The Longest Journey (PC) review
"What did we used to like about adventure games? I can't believe that it was the puzzles involving MacGyver-like intuition (combine the apple with the hair spray to get a flamethrower) nor the amazing graphical achievements (anyone else remember having to click on things just to get the game to tell you what the hell it was?). It's easy to believe, with the lack of adventure games out today, that genre outlived its welcome. At the same time, it's hard to completely buy this when games such as ..."
What did we used to like about adventure games? I can't believe that it was the puzzles involving MacGyver-like intuition (combine the apple with the hair spray to get a flamethrower) nor the amazing graphical achievements (anyone else remember having to click on things just to get the game to tell you what the hell it was?). It's easy to believe, with the lack of adventure games out today, that genre outlived its welcome. At the same time, it's hard to completely buy this when games such as Maniac Mansion and Monkey Island are still heralded as enjoyable classics, with memorable characters and witty dialouge that people still quote.
Ah yes... witty dialogue. There's the clincher. That's why we kept playing those games long after we'd looked up the improbable answers on gamefaqs. The main drive of any adventure game has to be its dialouge, first and foremost. The entire point of an adventure game is to click on various objects and see what the main character has to say about them, whether it's a smarmy 4th-wall breaking comment, or an in-depth explanation of in-game technology and logic.
Enter April Ryan.
The spunky female lead of Longest Journey doesn't fail to deliver. Whether she's commenting on the end of the world or a nifty house plant, she carries a consistently sarcastic and cynical tone that is instantly endearing and infinitely entertaining. It goes deeper than that, though. She’s also got a lot of problems.
At key times throughout the game, April's sarcastic facade is challenged by events or other characters, and we get a glimpse at the April Ryan hiding underneath the witty dialouge. This is typical of the amount of depth put into the game. When April Ryan is left vulnerable, we genuinely feel pity for her, but along with it comes a sadistic interest in finding out what makes her tick. Put simply, The Longest Journey manages to be a very human game, dealing not with teenage super heroes who save the world without batting an eye, but with a very real person, someone who is not only resistant to face her destiny, but someone who is often very frightened of what she's encountering. Someone whose life will forever be changed, and maybe not in a good way.
In the days of yesteryear, adventure games relied mostly on exaggerated characters in exaggerated situations, surviving on the merits of their wit and often Douglas Adams-inspired ability to fudge their way through the most dire of circumstances. The Longest Journey moves away from this, choosing instead to focus on a more realistic story with more realistic characters. At the same time, it doesn't forget its obligation to entertain its audience, and as a result strikes a good balance between humour and realism. The moments when the two collide in a sort've new-wave dark satire are some of the greatest in the game, and refreshing in a genre that followed a fairly standard formula for its method of story telling.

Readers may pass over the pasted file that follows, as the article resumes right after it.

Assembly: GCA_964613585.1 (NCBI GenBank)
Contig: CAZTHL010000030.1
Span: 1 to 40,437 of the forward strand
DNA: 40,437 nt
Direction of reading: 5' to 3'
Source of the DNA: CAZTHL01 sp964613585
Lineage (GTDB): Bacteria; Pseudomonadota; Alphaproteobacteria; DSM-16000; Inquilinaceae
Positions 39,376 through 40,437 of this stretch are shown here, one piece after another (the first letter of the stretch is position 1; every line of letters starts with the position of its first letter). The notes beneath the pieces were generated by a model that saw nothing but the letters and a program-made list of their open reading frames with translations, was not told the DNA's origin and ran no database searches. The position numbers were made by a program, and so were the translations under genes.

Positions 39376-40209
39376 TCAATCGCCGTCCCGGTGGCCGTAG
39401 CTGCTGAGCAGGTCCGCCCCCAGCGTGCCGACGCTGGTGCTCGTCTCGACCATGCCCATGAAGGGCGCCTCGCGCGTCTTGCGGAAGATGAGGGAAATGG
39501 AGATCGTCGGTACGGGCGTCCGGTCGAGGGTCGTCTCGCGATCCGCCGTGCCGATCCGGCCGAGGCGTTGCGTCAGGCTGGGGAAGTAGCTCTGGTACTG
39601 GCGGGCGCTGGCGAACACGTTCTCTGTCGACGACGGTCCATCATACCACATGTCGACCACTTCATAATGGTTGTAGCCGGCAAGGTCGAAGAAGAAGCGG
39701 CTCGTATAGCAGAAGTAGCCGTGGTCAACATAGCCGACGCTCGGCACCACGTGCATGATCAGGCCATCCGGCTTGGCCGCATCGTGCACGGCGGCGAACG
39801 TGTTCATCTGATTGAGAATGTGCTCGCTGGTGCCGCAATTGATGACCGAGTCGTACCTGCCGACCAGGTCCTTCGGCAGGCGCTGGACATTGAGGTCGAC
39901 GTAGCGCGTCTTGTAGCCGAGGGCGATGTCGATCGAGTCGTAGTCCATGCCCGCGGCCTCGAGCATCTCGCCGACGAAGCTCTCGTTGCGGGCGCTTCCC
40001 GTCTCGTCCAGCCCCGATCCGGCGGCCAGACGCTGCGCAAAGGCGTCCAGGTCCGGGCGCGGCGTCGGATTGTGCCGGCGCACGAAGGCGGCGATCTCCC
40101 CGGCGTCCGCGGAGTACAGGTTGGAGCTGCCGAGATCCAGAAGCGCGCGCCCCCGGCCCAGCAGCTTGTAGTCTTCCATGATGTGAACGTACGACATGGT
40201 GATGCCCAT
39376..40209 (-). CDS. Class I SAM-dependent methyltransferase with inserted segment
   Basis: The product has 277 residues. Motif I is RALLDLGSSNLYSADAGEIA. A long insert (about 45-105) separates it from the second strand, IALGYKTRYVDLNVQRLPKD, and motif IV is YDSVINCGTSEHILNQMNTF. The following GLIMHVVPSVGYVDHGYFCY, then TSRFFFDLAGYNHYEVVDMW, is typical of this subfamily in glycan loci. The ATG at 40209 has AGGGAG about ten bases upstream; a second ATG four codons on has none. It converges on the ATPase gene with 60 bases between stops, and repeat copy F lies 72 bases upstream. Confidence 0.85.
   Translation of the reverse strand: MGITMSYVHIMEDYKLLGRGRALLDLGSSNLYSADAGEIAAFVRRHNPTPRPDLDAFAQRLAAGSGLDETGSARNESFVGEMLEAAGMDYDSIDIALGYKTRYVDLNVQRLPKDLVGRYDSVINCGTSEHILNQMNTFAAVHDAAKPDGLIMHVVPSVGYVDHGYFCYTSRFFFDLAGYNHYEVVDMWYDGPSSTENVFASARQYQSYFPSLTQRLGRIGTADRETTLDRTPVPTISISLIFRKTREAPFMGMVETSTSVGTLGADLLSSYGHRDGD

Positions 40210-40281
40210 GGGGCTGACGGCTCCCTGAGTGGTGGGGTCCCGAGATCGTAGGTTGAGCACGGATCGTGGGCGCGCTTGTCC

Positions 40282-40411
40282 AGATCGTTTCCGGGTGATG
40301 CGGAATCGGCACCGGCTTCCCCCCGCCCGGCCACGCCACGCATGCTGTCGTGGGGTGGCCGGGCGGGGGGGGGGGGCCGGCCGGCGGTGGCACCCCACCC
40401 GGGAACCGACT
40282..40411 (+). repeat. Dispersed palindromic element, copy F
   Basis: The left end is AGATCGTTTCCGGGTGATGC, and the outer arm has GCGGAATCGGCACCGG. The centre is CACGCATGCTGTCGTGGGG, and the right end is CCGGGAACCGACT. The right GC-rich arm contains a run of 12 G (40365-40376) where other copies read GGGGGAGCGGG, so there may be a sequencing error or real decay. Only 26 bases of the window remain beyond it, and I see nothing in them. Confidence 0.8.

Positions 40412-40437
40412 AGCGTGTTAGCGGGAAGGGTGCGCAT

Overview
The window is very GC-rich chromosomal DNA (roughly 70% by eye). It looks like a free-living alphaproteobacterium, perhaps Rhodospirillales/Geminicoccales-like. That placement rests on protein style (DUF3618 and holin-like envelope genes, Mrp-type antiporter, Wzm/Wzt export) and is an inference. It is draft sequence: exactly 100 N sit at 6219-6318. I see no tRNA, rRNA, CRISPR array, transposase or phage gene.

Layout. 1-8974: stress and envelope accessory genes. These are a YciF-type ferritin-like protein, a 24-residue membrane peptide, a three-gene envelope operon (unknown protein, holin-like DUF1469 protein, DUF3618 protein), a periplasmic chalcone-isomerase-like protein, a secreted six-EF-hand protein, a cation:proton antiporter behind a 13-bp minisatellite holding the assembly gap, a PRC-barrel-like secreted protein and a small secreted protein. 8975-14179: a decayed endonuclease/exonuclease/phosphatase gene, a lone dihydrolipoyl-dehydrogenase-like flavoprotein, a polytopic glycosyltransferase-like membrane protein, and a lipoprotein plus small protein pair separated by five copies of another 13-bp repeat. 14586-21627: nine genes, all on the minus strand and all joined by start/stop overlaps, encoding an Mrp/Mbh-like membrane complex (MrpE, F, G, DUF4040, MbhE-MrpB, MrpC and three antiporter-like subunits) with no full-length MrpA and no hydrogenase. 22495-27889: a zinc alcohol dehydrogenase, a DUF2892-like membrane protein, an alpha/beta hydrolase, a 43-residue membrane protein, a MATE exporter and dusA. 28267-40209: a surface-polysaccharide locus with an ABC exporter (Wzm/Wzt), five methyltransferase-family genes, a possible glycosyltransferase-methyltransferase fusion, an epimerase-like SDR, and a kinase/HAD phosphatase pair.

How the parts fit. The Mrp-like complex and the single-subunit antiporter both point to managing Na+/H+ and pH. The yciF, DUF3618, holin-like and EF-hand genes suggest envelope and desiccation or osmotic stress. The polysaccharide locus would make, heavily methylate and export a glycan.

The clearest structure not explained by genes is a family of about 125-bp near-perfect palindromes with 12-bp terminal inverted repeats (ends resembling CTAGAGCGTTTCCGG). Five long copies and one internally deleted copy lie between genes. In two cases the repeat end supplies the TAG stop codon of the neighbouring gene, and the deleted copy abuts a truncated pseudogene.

The meat of the game is wonderful, and the wrapping is equally gorgeous. The graphics are beautiful, even for today's standards, and the sheer range of the designs is impressive, covering both fantasy and cyberpunk in the best mixture of the genre that I've seen since Final Fantasy 7. The music is remarkable, as well, featuring orchestral arrangements that can only be described as intensely enigmatic, leaving one with only a vague sense of their intentions, but oddly fitting for every scene it accompanies. The voice acting is impressive, especially in a piece that's so varied and yet requires such precision.
The only area Longest Journey suffers is in the puzzle element. Aside from a couple bizarrely tricky curve balls, every puzzle is pretty straightforward and easily solved. Half of the time it's the old "use the right item on the right area" adventure game standby. The rest of the time, you progress simply by exhausting your conversation choices. Yet despite this, you won't find yourself taken out of the experience at all, or even really noticing. It's a testament to the amazing script, story, and voice acting that you'll actually WANT to hear what everyone has to say about everything and the flow of the game feels completely natural.
Which is good, because there is certainly a lot to do. The game (true to its name) is long, clocking in at about 25-30 hours. Keep in mind that since there are no side quests or alternate paths, this is 30 hours of pure story and environment and, amazingly, none of it is wasted. Every screen and every character has something unique to add to the player's understanding of the game world, making The Longest Journey one of the more immersive games of its time.
If you haven't played it, do yourself a favour and pick up a copy. While it doesn't offer much in terms of gameplay, it's one of the best stories and original worlds you'll encounter. You'll come away loving the characters, the setting, and the developers for bringing it all to life. This is one for the ages.
Community review by zippdementia (October 25, 2008)
Zipp has spent most of his life standing in an open field west of a white house, with a boarded front door. There is a small mailbox there. Sometimes he writes reviews and puts them in the mailbox.
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